GameAnalytics on why subscriptions might work for your game
Subscriptions are a great way for app developers to create a consistent revenue stream. Sarah Impey, Marketing Manager at player analysis platform Game Analytics, shares her expertise on the topic with us below.
These days, subscriptions are everywhere. Music, films, TV, food delivery – you can even learn a language with a subscription. Publishers have been predicting that Netflix-style subscription gaming will take off for years.
But mobile gaming is pretty far behind, as most developers are still making most of their money from ads or in-app purchases. Announcements from Apple and Google of subscription-based gaming services (Apple Arcade and Google Stadia) could be about to change that. Vodafone also announced a partnership with game streaming platform Hatch to bring cloud-based mobile gaming to their 5G service. In this post, we’re looking at the benefits of subscription-based gaming.
Ads are the safe bet
At the moment, only 14% of mobile publishers see subscriptions as an effective way to make money from their content. This is because ads pretty much guarantee income for developers – banner ads usually bring in around US$2 to 3 CPM (i.e., per 1,000 visitors), while full-size ads between levels can net around $10 CPM.
You can also offer incentives for users to download other developers’ games or give people the option to remove ads entirely for a small fee. But could a subscription service get you more bang for your buck?
So why subscriptions?
As long as the price is right, and the quality is high, subscription-based apps can be incredibly profitable. Revenue for subscription apps is steady and predictable. And you’ll quickly build a loyal customer base.
Players get a good deal as well, benefiting from premium gameplay without having to buy expensive consoles — and many users are willing to part with their cash to reduce ads.
However, most users are willing to put up with a few ads to get a game for free. Ads are an accepted part of the mobile gaming experience. So for a subscription service to work, you must keep the quality high for the product’s lifetime, which obviously costs money in development and maintenance.
You’ll miss out on ad revenue
You’ll also miss out on revenue from in-app ads, as well as seasonal spikes of in-app purchases (people tend to spend more on apps during holidays). That means you’ll need to check you can make enough from subscriptions to cover any shortfall.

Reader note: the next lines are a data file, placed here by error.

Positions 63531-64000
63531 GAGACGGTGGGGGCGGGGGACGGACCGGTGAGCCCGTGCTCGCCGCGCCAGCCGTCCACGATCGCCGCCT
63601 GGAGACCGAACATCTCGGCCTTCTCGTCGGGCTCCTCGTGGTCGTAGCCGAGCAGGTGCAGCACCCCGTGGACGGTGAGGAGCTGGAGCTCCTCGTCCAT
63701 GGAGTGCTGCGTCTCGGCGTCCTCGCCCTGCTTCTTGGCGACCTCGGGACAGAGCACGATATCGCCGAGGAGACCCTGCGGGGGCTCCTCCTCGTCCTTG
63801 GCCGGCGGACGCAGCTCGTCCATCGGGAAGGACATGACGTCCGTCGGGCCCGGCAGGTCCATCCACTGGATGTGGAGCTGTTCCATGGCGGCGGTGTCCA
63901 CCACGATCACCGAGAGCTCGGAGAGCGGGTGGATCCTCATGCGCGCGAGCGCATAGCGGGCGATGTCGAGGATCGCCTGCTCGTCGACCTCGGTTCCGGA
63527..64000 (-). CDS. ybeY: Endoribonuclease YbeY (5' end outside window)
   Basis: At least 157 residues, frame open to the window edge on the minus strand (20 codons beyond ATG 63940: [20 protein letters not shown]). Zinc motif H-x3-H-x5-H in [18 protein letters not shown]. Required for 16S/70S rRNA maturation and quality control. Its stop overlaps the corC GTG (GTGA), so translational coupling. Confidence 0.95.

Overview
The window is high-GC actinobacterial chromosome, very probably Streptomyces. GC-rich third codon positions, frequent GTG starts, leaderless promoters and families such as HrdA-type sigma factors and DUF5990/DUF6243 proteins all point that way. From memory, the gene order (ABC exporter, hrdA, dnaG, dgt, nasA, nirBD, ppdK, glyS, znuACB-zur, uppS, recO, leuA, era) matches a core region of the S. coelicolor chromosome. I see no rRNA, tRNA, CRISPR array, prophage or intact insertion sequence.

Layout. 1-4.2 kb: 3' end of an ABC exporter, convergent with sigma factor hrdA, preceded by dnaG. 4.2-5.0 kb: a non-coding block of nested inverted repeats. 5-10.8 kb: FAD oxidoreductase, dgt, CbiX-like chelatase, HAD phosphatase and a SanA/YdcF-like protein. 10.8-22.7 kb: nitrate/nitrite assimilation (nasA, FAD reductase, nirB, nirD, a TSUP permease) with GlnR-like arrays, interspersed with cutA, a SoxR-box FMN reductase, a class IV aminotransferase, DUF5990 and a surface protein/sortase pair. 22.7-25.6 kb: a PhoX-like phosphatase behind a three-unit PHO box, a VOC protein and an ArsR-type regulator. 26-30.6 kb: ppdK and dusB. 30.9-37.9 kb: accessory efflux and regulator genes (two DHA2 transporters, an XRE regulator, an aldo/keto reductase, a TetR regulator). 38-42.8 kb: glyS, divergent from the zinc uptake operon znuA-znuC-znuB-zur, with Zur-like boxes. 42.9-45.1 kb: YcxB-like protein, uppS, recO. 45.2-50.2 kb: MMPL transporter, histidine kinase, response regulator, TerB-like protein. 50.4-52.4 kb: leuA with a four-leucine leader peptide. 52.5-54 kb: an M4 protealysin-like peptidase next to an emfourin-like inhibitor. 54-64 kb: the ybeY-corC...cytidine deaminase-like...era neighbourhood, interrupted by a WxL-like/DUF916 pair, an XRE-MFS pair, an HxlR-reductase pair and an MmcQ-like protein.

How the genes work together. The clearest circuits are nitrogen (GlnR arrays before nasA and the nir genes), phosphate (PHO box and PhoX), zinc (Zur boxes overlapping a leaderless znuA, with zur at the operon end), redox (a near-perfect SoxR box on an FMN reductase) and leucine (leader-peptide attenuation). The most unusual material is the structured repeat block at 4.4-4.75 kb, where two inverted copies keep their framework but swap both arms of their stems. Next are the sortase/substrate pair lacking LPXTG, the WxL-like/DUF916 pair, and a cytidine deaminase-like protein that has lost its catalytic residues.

Could a subscription strategy work for you?
There’s no one-size-fits-all answer to this – it depends on your product. But there are a couple of deal-breakers. For subscriptions to work, you need to keep adding content. This could be new items or levels, or even new games from your portfolio. But whatever it is, it’s got to be worth the weekly or monthly fee. So if you don’t think you can keep that up, then subscription probably isn’t for you.
You’ll also need to check your games’ retention and average session length metrics. If you only produce hyper-casual games (pick-up-and-play lightweight games that don’t take long to make), a subscription-only service isn’t likely to appeal to your audience. So you’ll be better off sticking to in-app ads or purchases. However, if you’re regularly producing new hyper-casual games, then that stream of new games could work as a subscription, as long as you have enough of them to make people want to come back.
Your final consideration should be whether you still want to offer a free version of your product, which is usually the norm. However, you’ll need to find a nice balance here – showing too many ads and limiting gameplay too much may mean losing a lot of loyal customers.
Lastly, you can still have in-app purchases in subscription games to appeal to your whale audience. Finding a balance may be tricky and can take some time, so if you do go down this route, it’s essential to listen to your players.
The last word
As long as you can regularly create good quality new content, a subscription model could work for you. But this doesn’t come cheap, which is one reason why mobile gaming seems reluctant to jump on the subscription bandwagon.
GameAnalytics is a player analysis platform. It helps game developers to analyze, understand, and monetize their players by making the right decisions based on data. Adjust and GameAnalytics have worked together to bring advertising insights to GameAnalytics’ Benchmarks+. You can check out the GameDev Toolbox here. And learn more about our partnership here.